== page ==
var CCYState(vars Data,int Length,var Threshold)

{

vars Angles = series(0,2);

var Real = correl(Data,Length,cosFunc);

var Imag = correl(Data,Length,sinFunc);

// compute the angle as an arctangent function and resolve ambiguity

if(Imag != 0) Angles[0] = 90 + 180/PI*atan(Real/Imag);

if(Imag > 0) Angles[0] -= 180;

// do not allow the rate change of angle to go negative

if(Angles[1]-Angles[0] < 270 && Angles[0] < Angles[1])

Angles[0] = Angles[1];

//return Angles[0];

// compute market state

if(abs(Angles[0]-Angles[1]) < Threshold)

return ifelse(Angles[0] < 0,-1,1);

else return 0;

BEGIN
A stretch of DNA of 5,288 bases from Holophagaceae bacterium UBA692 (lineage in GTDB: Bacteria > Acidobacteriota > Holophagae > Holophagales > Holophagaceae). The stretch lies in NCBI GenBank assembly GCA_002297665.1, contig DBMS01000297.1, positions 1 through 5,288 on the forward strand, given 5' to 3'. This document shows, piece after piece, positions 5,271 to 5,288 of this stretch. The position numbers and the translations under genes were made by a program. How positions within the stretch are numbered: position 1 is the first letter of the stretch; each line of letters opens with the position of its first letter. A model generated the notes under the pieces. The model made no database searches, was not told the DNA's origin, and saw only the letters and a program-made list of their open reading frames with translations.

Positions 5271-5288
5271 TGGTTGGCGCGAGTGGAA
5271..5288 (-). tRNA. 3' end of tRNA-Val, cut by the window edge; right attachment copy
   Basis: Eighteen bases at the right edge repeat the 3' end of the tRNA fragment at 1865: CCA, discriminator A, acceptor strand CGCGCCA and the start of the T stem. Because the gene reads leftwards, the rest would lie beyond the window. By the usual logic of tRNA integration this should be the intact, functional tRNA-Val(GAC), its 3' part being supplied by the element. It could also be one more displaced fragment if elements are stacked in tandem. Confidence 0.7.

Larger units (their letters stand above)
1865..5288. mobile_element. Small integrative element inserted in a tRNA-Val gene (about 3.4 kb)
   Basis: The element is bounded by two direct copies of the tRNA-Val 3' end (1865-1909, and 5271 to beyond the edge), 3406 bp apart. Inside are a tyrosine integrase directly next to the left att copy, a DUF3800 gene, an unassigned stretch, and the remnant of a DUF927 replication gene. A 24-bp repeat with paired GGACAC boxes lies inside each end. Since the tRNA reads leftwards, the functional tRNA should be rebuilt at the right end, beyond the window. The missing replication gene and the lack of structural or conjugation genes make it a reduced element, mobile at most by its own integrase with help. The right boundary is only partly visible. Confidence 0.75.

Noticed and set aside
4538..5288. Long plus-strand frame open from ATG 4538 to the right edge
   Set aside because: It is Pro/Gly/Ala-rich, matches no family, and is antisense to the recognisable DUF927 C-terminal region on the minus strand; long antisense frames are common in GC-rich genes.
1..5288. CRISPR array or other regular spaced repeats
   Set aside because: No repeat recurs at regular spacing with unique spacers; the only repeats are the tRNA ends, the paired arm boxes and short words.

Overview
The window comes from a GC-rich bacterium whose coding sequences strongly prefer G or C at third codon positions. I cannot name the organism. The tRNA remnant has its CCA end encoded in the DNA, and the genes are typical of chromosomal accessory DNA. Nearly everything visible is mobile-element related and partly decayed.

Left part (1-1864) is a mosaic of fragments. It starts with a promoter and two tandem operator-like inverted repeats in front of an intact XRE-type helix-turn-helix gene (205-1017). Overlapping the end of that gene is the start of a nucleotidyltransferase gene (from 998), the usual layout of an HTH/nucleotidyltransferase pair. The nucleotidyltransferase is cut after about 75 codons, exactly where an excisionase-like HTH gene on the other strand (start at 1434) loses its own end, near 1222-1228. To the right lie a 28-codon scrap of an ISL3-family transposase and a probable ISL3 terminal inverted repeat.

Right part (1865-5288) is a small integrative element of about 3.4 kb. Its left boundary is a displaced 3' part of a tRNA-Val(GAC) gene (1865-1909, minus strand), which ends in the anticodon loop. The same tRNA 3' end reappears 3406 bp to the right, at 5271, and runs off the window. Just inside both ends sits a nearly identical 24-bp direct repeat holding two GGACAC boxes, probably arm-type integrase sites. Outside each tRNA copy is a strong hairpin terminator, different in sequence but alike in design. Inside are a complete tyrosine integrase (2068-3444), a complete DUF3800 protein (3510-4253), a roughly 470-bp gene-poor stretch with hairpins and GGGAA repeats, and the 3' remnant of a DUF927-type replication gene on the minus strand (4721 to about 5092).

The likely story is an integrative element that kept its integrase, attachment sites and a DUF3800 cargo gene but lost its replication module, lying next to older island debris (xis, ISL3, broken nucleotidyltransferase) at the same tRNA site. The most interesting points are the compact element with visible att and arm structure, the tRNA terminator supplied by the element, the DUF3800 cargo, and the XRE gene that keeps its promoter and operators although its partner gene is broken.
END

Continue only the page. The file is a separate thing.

}

Applied to SPY:

At first glance, trends and cycles seem to be rather well and timely detected. But how useful is the indicator in a real trading system?

For finding out, we’ll compare the performance with and without market state detection of a simple trend follower, as in the first Zorro workshop. It uses a lowpass filter for detecting trend reversals. The only parameter is the cutoff period of the low pass filter. This parameter is walk forward optimized, so the system does depend on any choosen parameter value. The trend follower without market state detection:

function run() { set(PARAMETERS); BarPeriod = 1440; LookBack = 40; NumYears = 8; assetAdd("SPY","STOOQ:SPY.US"); // load price history from Stooq asset("SPY"); NumWFOCycles = 4; int Cutoff = optimize(10,5,30,5); vars Prices = series(priceClose()); vars Signals = series(LowPass(Prices,Cutoff)); if(valley(Signals)) enterLong(); else if(peak(Signals)) enterShort(); }

The system enters a long position on any valley of the lowpass filtered price curve, and a short position on any peak. The resulting equity curve: